The Space Force is the reigning champion for two years running, and guardians hope to make it a three-peat.

“If you think the trophy’s still within reach, think again,” says one guardian in the promo video, which was filmed with actual Space Force members at Los Angeles Air Force Base, before the video cuts to a shot of the trophy in orbit. 

The trophy’s brief space voyage also has roots in the Army-Navy football game tradition where West Point cadets and Naval Academy midshipmen scheme up new ways to steal each other’s mascots.

“I come from the Naval Academy class that, how should I say it, borrowed all four of Army’s mules, so I was steeped in how to do these pranks,” Goldenberg added.

There were some fears that the trophy would not survive the dramatic temperature and pressure changes involved in trans-atmospheric flight. Luckily, it came back to Earth intact — and Space Force Master Sgt. Mike Sullivan, the founder of the Department of the Air Force’s gaming team, hopes to say the same thing about the Space Force’s win streak despite fierce competition from the other services.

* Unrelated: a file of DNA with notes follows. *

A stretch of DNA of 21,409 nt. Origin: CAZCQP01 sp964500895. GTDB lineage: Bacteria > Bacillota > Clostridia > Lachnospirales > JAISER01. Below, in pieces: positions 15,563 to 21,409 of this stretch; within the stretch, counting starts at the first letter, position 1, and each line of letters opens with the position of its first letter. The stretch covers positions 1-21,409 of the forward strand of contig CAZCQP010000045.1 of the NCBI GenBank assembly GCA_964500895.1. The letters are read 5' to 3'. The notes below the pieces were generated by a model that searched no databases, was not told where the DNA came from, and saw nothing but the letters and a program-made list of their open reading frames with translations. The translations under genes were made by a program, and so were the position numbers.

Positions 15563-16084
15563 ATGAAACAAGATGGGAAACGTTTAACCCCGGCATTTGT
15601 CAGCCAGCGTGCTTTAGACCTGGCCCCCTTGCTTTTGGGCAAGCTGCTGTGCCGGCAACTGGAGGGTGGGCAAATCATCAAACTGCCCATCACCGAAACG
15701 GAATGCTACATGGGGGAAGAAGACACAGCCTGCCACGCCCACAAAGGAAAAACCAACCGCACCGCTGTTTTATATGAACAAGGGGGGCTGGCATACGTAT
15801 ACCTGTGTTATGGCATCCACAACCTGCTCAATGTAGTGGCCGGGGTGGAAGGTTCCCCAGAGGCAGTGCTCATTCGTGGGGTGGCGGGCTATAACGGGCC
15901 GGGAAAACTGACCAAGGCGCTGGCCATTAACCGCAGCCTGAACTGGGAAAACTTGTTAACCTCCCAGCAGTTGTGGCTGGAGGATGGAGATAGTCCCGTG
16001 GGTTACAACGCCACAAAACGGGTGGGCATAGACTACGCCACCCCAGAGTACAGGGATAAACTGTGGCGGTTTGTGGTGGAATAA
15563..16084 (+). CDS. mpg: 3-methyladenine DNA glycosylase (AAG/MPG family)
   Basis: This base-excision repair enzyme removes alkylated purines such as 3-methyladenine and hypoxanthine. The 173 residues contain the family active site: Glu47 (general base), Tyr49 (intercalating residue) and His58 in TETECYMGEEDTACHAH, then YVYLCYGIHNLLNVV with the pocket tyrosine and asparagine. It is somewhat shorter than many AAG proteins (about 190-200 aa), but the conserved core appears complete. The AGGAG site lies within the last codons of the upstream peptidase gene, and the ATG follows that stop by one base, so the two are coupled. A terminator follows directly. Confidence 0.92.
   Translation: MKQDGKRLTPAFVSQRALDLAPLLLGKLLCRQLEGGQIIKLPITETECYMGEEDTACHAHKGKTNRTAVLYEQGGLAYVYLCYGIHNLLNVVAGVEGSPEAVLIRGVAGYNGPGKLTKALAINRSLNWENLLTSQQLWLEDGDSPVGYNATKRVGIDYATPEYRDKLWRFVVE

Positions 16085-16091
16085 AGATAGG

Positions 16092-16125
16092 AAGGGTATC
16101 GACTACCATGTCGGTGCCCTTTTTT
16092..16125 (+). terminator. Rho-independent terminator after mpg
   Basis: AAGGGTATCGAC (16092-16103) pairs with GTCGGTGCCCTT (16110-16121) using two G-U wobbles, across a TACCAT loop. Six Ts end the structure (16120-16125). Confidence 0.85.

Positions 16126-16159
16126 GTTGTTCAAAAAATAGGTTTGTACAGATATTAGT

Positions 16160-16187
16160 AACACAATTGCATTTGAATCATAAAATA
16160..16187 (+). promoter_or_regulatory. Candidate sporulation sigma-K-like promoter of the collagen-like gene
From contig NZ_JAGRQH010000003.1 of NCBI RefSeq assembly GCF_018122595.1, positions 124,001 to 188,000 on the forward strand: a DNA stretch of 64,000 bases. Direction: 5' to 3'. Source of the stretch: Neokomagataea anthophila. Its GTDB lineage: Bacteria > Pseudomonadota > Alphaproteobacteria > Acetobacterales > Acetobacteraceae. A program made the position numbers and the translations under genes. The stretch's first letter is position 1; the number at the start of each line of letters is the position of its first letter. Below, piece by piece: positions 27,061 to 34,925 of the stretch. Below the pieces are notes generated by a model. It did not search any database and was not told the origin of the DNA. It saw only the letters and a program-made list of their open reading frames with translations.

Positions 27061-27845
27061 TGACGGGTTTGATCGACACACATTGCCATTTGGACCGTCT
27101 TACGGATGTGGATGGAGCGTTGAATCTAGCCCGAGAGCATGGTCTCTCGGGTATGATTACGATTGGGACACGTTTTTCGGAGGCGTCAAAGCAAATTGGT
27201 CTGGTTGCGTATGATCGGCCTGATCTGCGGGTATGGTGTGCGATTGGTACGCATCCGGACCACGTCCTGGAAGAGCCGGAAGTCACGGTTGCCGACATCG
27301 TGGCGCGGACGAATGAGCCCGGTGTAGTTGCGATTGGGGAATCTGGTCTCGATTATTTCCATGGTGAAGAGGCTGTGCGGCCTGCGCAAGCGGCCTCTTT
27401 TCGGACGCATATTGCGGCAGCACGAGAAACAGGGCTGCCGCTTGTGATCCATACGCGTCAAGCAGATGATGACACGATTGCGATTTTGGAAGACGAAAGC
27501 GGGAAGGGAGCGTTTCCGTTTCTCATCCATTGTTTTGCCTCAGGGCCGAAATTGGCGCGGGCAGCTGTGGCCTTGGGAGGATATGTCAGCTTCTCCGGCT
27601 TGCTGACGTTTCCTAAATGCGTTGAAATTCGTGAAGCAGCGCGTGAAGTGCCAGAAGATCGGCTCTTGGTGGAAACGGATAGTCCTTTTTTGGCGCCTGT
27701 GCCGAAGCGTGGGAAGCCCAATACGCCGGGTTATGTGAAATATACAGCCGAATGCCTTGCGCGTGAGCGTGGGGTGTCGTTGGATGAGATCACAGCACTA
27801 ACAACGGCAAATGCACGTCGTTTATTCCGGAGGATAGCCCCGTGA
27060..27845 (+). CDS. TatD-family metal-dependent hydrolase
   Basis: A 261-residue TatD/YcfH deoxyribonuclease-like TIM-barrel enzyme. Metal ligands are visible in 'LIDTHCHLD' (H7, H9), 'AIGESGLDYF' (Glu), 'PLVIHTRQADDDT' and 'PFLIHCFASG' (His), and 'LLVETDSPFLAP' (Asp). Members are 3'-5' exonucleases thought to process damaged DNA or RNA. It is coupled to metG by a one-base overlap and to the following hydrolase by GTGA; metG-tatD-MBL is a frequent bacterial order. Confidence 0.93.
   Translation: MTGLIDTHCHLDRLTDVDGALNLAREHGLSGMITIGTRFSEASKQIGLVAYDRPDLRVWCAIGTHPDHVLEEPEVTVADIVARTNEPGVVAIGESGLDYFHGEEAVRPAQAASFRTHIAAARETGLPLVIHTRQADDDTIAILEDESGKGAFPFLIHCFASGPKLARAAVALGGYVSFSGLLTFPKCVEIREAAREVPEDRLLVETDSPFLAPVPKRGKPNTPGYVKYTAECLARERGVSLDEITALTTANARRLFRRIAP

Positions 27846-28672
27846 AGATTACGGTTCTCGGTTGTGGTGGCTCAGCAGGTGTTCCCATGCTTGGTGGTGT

“The Space Force has a lot to fight for holding onto this trophy” he said. “It’s going to come down to game day.”

One of the things to fight for is a well-deserved chip on the Space Force team’s shoulder. The service is the newest and smallest of the U.S. military branches and many Americans don’t even know it exists. The branch has even more underdog charm because the U.S. Army and Navy have full-time esports teams, whereas the Space Force guardians all have day jobs.